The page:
In her recent Toronto Star article, Linda McQuaig offers Ignatieff some advice on how to stand apart from the Conservatives: “champion the revival of Canada’s role as a leading peacekeeper in the world.”
This would contrast the Conservative plan “Canada First Defence Strategy” that will involve spending $490 billion on Canada’s military over the next 20 years. It would also give Ignatieff something to stand for, an important strategy given that, as McQuaig notes, Ignatieff appears to have avoided positioning himself.
McQuaig stresses concern that Canada’s contribution to UN peacekeeping is at an all-time low. The government has been more engaged in war-making through the NATO campaign in Afghanistan than peacekeeping. Rideau Institute president Steven Staples notes that the defence strategy plan shows Ottawa is gearing up for more counter-insurgency warfare, not peacekeeping. In a recent poll commissioned by the finance department Canadians ranked increased military spending as their very last spending priority among 18 possible options. Given the support among Canadians in this regard, promoting Canada’s peacekeeping role could be a beneficial position for Ignatieff, the Liberals, and Canada.
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A peace plank for Ignatieff
May 05, 2009 04:30 AM
Michael Ignatieff has a lot going for him these days – a post-convention glow, a pliant party, a populace increasingly willing to dump the governing Conservatives. His only deficiency is the one that’s always dogged him: he seems to stand for nothing.
Prime Minister Stephen Harper stands for many things, mostly unpleasant, like trashing struggling artists and allowing unlicensed gun owners to roam the nation. But Ignatieff has avoided positioning himself, excepting of course his earlier endorsement of the U.S. invasion of Iraq – for which the freshly crowned Liberal leader has been trying to elegantly extricate his foot from his mouth for some time.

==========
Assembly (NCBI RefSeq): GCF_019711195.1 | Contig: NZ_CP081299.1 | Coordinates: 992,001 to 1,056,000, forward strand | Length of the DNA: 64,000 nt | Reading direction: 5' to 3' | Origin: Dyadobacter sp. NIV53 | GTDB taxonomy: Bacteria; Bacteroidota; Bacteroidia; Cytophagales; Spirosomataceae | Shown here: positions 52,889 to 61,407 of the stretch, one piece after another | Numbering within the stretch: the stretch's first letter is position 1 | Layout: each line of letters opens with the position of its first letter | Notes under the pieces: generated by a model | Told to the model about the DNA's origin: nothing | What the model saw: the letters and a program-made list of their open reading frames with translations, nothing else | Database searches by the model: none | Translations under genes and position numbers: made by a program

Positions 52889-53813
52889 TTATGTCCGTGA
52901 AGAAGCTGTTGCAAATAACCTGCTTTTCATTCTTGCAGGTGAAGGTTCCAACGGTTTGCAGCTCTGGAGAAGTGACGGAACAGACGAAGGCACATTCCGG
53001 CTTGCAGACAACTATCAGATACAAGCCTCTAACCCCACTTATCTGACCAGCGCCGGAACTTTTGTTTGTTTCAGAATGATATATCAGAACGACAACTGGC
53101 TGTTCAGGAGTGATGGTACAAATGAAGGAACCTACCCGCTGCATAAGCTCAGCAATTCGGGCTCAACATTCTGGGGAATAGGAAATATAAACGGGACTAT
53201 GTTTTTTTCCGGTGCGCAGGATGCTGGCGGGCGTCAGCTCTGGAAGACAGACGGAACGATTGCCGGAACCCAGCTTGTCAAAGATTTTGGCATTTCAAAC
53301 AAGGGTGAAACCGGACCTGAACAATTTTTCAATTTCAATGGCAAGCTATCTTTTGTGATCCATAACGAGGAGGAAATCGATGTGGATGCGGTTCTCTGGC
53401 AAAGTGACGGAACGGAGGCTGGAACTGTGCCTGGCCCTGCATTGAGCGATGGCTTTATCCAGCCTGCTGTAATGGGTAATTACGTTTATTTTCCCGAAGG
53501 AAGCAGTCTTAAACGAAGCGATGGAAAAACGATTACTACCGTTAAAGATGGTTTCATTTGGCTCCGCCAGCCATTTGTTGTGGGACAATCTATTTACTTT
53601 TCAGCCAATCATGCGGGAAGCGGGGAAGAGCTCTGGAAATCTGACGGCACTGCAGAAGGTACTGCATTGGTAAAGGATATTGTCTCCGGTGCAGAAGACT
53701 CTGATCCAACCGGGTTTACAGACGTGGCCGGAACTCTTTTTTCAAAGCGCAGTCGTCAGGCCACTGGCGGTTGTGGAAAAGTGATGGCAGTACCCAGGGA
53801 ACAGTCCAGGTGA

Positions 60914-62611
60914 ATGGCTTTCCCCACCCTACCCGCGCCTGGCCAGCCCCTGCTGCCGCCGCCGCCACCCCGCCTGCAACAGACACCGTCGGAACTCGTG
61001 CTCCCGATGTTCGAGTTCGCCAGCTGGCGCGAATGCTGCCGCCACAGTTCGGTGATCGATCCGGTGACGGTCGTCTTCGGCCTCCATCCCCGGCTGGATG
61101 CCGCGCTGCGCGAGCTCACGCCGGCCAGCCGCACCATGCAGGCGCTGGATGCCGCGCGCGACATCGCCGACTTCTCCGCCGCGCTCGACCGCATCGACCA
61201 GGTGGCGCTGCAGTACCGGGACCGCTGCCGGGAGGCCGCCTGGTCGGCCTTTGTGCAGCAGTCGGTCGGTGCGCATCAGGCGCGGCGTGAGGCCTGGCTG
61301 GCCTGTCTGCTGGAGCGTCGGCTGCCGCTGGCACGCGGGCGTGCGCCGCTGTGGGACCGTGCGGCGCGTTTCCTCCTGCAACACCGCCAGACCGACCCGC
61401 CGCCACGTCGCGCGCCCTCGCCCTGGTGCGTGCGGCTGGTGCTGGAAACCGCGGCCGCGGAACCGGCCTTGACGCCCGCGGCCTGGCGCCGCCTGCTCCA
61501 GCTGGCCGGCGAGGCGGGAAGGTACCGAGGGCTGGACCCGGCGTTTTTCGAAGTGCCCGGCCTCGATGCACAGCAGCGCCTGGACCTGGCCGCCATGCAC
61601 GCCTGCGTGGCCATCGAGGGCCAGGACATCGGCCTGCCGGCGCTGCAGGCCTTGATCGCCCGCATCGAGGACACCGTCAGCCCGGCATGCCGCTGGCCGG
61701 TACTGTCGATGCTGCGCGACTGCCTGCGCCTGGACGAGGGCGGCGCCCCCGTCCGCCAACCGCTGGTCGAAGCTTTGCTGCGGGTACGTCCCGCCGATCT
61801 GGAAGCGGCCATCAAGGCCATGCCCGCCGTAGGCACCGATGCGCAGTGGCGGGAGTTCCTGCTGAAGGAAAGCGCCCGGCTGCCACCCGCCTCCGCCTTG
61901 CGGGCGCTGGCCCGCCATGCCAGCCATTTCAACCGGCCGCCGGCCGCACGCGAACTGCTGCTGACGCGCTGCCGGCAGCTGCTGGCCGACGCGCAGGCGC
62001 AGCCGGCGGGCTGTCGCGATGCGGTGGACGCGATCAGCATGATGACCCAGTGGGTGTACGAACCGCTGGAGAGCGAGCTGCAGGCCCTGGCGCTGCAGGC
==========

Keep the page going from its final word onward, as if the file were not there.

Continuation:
I have an idea that would help him whitewash any lingering warmonger image. It would also establish a clear difference between him and Harper, be in sync with an honoured Liberal tradition and be highly popular with Canadians.
It’s a slam dunk, and I offer it freely: champion the revival of Canada’s role as a leading peacekeeper in the world.
This widely admired Canadian practice – pioneered by Liberal icon and Nobel Peace Prize-winner Lester Pearson – had already been losing ground under the Liberals before Harper’s Conservatives tossed it onto one of those fast-melting Arctic ice floes.
Canada’s contribution to UN peacekeeping is now at an all-time low, ranking just below Slovakia’s and just above Malawi’s. Instead, we’ve been focused on war-making, channelling our resources into NATO’s campaign in Afghanistan.
Less well known, but equally ominous on the war front, is the Harper government’s plan to spend a massive $490 billion on the military and on sophisticated weaponry over the next 20 years – even though Canada is already the sixth biggest military spender in NATO.
The plan, known as “Canada First Defence Strategy,” attracted little attention when it was quietly unveiled last June. But things have changed a lot since then, with Ottawa now facing enormous deficits, inevitably leading to a new era of government spending cuts.
Why has one sector – the war sector – been given a commitment of 20 years of spending increases, while so many other vital sectors will be facing cuts, Ignatieff could ask daily in the Commons.
And he’d have Canadians onside. A poll commissioned by the finance department before last year’s budget showed that Canadians ranked increased military spending as their very last spending priority among 18 possible options. (This explains why Harper chose to announce his “Canada First Defence Strategy” plan on a government website during the slow-news time slot of 4 a.m.)
The plan shows Ottawa is gearing up for more counter-insurgency warfare, not peacekeeping, says Rideau Institute president Steven Staples. “The military has driven a stake through the heart of our peacekeeping role.”
Notably, the plan pledges “long-term stable funding” so that Canadian industry will be “better positioned to compete for defence contracts at home and abroad.”
So forget the auto sector, alternative fuels or green technologies. The bulk of our taxpayer dollars for industrial development in the next two decades will be going to build up Canada’s “defence” sector.
Ignatieff could counter this push toward developing a mini military-industrial-complex in Canada by instead championing a burgeoning citizen-based initiative pressing Ottawa to establish a federal Department of Peace.
A decision by Ignatieff to challenge the Conservative drift toward militarism would do the country – and the world – a service, while also making him seem less of an empty vessel.
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